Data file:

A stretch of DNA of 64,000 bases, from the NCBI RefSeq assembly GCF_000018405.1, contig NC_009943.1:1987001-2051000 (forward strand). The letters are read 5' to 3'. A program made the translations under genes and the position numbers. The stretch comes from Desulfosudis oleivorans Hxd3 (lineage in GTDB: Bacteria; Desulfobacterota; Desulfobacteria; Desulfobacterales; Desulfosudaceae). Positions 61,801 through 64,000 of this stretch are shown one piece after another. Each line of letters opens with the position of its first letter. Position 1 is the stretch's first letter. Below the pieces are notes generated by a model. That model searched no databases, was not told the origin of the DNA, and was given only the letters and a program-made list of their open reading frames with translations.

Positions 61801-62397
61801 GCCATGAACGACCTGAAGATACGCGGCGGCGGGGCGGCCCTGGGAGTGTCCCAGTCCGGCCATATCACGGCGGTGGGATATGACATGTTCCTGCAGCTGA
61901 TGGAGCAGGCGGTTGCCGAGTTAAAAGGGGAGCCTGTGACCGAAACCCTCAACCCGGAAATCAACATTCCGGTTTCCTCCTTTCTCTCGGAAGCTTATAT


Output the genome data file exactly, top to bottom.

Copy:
A stretch of DNA of 64,000 bases, from the NCBI RefSeq assembly GCF_000018405.1, contig NC_009943.1:1987001-2051000 (forward strand). The letters are read 5' to 3'. A program made the translations under genes and the position numbers. The stretch comes from Desulfosudis oleivorans Hxd3 (lineage in GTDB: Bacteria; Desulfobacterota; Desulfobacteria; Desulfobacterales; Desulfosudaceae). Positions 61,801 through 64,000 of this stretch are shown one piece after another. Each line of letters opens with the position of its first letter. Position 1 is the stretch's first letter. Below the pieces are notes generated by a model. That model searched no databases, was not told the origin of the DNA, and was given only the letters and a program-made list of their open reading frames with translations.

Positions 61801-62397
61801 GCCATGAACGACCTGAAGATACGCGGCGGCGGGGCGGCCCTGGGAGTGTCCCAGTCCGGCCATATCACGGCGGTGGGATATGACATGTTCCTGCAGCTGA
61901 TGGAGCAGGCGGTTGCCGAGTTAAAAGGGGAGCCTGTGACCGAAACCCTCAACCCGGAAATCAACATTCCGGTTTCCTCCTTTCTCTCGGAAGCTTATAT